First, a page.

Effect of the introduction of a financial incentive for fee-paying A&E attenders to consult their general practitioner before attending the A&E department
Source: Family Practice, Volume 14, Number 5, 1 October 1997 , pp. 407-410(4)
Publisher: Oxford University Press
Abstract:Background: The Health (Out-Patient Charges) Regulations 1994 were designed to encourage those Irish patients liable for their own health care costs to attend their GP before their local Accident and Emergency (A&E) department. Such patients are referred to as General Medical Services (GMS)-ineligible. Prior to the introduction of the regulations in March 1994, there was a perverse financial incentive for these patients to attend directly A&E departments instead of their GP.
Objective: The aim was to compare the number of GMS-ineligible patients referred by a GP during the year before and the year after the implementation of the Regulations.
Method: This study involved the audit of all new attendances to a large A&E department for 1 year before and after the introduction of the new regulations. The main outcome measures were the number of new attenders in the subsequent year, the proportion of GMS-ineligible attenders, the proportion of GMS-ineligible attenders referred by a GP and the proportion of GMS-ineligible attenders referred by a GP and categorized as having neither critical nor urgent complaints.
Results: The total number of new attenders in the year subsequent to the introduction of the regulations was 45 301, an increase of 4.9% on the previous year's total. The proportion of GMS-ineligible attenders decreased from 45.3 to 44% (-1.3%; 95% confidence interval (CI) -0.6 to .1.9). The proportion of GMS-ineligible attenders who were referred by a GP increased by 2.4% (95%; CI 1.7-3.1). The proportion of GMS-ineligible attenders, referred by a GP with complaints categorized as neither critical nor urgent, increased by 2.5% (95%; CI 2.8-3.2).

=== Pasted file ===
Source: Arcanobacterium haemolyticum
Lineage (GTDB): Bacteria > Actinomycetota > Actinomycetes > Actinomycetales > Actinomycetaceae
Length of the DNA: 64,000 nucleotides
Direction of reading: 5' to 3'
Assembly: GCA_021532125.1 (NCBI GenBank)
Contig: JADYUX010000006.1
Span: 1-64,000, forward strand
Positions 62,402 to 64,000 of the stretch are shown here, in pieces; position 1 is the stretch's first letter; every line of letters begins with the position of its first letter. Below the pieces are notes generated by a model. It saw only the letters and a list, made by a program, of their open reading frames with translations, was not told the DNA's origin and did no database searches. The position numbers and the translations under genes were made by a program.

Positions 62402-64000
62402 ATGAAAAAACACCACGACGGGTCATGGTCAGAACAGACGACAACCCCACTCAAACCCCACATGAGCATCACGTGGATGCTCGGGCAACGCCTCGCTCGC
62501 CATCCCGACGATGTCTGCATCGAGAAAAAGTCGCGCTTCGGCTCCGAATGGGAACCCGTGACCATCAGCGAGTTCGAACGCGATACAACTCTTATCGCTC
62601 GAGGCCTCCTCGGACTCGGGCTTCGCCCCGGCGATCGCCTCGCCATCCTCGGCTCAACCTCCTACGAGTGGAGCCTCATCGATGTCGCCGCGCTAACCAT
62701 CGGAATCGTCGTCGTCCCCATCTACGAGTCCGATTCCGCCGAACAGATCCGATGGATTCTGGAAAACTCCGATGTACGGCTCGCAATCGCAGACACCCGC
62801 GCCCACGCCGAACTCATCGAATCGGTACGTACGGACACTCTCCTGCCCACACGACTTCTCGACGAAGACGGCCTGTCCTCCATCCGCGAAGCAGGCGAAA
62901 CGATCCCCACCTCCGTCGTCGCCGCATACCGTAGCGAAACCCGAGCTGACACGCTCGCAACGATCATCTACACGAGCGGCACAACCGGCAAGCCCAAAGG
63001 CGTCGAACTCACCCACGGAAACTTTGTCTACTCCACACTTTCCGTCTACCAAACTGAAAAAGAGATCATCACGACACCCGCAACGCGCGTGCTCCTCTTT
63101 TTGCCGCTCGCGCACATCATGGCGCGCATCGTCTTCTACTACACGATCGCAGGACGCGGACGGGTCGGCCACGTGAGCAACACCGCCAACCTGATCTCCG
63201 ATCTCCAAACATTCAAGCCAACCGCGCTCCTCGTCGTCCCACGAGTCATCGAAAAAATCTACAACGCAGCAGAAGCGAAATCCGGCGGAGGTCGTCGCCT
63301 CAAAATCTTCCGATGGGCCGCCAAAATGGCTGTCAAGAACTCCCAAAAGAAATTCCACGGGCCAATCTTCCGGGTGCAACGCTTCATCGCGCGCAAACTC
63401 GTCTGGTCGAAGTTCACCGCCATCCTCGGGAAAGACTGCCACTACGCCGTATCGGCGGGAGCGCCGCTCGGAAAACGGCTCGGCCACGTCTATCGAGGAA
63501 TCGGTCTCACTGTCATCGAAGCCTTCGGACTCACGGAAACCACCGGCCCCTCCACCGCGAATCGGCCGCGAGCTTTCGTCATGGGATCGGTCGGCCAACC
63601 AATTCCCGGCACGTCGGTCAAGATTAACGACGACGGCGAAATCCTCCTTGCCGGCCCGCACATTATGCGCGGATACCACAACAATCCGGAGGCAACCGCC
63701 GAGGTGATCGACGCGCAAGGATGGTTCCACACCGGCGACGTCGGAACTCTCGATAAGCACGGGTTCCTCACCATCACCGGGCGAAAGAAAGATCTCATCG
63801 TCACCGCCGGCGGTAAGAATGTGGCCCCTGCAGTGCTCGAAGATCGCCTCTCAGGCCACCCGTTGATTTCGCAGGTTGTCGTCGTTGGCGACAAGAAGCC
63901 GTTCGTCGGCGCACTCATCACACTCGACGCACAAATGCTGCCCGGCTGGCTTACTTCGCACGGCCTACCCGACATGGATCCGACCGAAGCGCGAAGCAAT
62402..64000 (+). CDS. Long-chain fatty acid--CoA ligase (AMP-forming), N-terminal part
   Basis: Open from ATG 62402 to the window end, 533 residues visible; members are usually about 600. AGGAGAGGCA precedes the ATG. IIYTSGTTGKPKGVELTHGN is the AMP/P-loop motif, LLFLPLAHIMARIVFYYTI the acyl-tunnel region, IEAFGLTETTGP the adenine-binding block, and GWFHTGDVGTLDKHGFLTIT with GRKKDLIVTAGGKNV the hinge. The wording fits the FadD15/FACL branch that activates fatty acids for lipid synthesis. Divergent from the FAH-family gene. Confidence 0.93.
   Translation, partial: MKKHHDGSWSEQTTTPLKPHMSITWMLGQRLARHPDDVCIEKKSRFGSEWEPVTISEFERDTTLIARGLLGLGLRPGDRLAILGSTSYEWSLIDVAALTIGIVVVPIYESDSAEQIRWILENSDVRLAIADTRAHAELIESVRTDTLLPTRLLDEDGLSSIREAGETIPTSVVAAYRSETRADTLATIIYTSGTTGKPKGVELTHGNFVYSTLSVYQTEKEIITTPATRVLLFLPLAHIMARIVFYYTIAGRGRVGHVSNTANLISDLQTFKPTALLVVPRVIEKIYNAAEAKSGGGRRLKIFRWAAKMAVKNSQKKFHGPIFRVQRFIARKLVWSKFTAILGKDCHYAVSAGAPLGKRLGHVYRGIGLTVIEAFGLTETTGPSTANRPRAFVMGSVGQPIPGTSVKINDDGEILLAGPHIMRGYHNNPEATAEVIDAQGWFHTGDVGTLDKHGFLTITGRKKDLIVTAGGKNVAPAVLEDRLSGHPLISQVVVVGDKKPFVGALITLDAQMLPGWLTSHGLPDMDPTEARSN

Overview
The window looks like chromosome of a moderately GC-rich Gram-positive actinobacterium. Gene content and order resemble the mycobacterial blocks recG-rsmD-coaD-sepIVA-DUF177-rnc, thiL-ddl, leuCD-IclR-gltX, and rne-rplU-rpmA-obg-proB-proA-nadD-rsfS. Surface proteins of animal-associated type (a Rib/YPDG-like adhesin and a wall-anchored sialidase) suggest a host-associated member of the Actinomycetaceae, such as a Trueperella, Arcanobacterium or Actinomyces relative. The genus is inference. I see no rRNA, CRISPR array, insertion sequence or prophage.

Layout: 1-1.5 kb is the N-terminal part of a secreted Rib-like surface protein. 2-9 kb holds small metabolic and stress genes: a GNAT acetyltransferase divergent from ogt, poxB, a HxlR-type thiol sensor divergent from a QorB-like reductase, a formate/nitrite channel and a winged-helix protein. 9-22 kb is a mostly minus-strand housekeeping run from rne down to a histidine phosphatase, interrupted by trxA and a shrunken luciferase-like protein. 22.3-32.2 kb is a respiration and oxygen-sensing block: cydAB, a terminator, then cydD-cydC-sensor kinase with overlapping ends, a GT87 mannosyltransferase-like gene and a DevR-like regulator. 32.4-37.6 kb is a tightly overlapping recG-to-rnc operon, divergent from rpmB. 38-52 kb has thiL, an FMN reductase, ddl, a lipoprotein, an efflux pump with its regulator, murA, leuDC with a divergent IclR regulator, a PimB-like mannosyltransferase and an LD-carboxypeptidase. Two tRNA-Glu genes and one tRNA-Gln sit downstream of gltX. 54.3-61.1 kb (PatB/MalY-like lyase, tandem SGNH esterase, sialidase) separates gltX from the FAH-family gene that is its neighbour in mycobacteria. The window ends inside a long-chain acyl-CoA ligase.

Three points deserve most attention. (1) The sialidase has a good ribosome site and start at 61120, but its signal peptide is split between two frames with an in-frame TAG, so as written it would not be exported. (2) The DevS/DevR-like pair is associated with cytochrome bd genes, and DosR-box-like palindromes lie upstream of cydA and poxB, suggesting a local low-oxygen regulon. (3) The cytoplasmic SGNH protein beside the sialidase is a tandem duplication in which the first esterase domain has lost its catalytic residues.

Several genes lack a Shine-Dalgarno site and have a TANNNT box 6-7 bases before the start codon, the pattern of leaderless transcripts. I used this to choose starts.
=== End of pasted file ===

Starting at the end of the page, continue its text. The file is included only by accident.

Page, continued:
Conclusion: The introduction of the regulations was associated with a small, but statistically significant, reduction in the number of GMS-ineligible patients who attended with non-emergency conditions. The proportion of GMS-ineligible attenders who were referred by a GP increased by 2.5% (95%; CI 1.7-3.1). The overall workload of the A&E department was, however, unaffected. Further evaluation of the effects of this reduction on the health status of patients is required.
Document Type: Original Article
Affiliations: 1: Department of General Practice, Clinical Science Institute, University College Galway, Costello Road, Galway, Ireland 2: Department of Accident and Emergency Medicine, and 3: Department of General Practice, University College Dublin, Coombe Healthcare Centre, Dolphins Barn Street, Dublin 8, Ireland 4: Medical Information Systems, St James's Hospital, Dublin 8, Ireland 5: Department of General Practice, Royal College of Surgeons in Ireland, Mercer's Health Centre, Stephen Street Lower, Dublin 2, Ireland
Publication date: 1997-10-01
- Family Practice is an international journal aimed at practitioners, teachers and researchers in the fields of family medicine, general practice and primary care in both developed and developing countries.